PARKERSBURG – The former Rayon School is headed to a different owner after the Parkersburg Violent Crime and Narcotics Task Force moved out.
The school, at 1508 Rayon Drive, was purchased by the task force control group from Wood County Schools in 2004 for $5. It became the Parkersburg/Wood County Law Enforcement Training Center and has been used for S.W.A.T., K-9, firearms and other kinds of training.
It once housed a Parkersburg Police substation, and there is a gym for law enforcement officers in the basement.
For now, the building is still being used for training and the gym remains open, but it will no longer serve as the base of operations for the task force, which is a joint effort of the Parkersburg and Vienna police departments, Wood County Sheriff’s and Prosecutor’s offices and the West Virginia State Police.
“This move was made possible because of the availability of another government-owned facility that dramatically reduces the overhead costs of the task force,” Wood County Prosecutor Jason Wharton said in an email Monday. “The reduction in overhead expenses as a result of the move will permit the task force to focus virtually all of its funding on drug investigations and enforcement.”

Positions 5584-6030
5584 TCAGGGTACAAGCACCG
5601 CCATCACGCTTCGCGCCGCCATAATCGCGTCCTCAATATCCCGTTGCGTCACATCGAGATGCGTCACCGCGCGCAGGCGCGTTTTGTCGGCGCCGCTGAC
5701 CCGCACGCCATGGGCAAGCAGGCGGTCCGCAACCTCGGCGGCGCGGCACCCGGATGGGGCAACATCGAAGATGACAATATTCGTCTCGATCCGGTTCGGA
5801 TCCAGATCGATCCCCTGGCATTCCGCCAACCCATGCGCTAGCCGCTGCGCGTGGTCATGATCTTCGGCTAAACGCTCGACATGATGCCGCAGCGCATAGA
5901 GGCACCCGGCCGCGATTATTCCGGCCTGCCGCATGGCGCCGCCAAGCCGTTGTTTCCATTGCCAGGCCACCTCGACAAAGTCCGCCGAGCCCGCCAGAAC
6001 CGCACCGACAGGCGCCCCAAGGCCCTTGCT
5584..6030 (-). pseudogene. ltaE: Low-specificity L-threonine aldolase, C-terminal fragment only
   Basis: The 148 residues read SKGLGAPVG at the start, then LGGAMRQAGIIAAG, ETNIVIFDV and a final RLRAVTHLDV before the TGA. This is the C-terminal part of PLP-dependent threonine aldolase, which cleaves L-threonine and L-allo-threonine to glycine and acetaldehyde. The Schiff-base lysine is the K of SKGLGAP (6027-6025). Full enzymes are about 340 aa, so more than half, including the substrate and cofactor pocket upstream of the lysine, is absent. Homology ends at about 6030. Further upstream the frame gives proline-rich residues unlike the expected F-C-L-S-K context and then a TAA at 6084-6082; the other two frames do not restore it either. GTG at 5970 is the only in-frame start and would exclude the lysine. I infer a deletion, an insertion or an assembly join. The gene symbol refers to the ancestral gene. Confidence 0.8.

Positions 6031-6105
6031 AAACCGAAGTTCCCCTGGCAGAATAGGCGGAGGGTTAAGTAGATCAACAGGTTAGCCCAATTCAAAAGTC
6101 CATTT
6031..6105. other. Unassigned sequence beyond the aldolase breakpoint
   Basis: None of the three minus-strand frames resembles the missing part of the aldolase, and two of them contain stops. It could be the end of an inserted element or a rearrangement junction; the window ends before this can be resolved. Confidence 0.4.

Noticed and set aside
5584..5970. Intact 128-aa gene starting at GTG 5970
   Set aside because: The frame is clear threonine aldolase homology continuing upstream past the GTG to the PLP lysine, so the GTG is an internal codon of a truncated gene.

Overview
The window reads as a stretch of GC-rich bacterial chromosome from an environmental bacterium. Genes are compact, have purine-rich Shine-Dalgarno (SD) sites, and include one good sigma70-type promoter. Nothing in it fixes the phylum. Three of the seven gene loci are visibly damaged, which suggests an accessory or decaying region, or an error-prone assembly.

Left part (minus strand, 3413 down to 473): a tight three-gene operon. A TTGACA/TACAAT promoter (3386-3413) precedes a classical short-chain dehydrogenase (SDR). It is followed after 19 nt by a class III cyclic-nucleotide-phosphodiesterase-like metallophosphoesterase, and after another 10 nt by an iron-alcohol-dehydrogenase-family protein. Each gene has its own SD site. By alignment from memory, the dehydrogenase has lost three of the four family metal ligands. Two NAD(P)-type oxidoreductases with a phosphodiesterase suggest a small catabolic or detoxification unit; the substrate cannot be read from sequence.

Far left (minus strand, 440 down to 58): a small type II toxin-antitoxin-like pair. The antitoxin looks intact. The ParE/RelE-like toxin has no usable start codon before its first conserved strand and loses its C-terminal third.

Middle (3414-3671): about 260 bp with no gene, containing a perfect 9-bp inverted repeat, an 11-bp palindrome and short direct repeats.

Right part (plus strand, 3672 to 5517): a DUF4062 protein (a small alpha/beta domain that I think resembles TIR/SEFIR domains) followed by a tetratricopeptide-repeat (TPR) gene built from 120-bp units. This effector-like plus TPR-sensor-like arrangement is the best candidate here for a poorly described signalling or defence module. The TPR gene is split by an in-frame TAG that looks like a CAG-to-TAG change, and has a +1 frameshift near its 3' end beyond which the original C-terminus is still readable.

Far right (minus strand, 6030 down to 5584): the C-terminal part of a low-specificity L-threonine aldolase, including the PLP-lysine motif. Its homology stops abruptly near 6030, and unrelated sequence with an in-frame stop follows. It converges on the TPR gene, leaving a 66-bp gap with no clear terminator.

Those funding figures were not immediately available Monday.
Parkersburg Police Chief Joe Martin said the task force will not have to pay for any utilities at its new location, which he and Wharton declined to reveal, citing “operational security.”
“Utilities were a huge burden” at the former school, Martin said, describing heating costs in the winter as “astronomical” before the decision to not heat the main building was made several years ago.
The deed from the sale 10 years ago stipulates that the building would revert to Wood County Schools if it was no longer used for law enforcement purposes. District officials did not return calls seeking comment Monday afternoon.
Wharton said school board President Tim Yeater had been notified unofficially that the reversion would likely take place in the near future. But Martin said it’s possible another law enforcement agency could take it over.
It wouldn’t be a cheap proposition.
“That building really needs a lot of work,” Martin said. “It’s a money pit, basically.”
Still, the chief said the building has been an asset and he would not rule out recommending the city take it on.
“Obviously, funding is always going to be the drive behind any decision that we do make,” he said. “I’d have to confer with the mayor and City Council as well.”
While the building is structurally sound, Martin said some maintenance has fallen through the cracks over the years. In addition to the heating difficulties, new paint is needed, among other things, he said.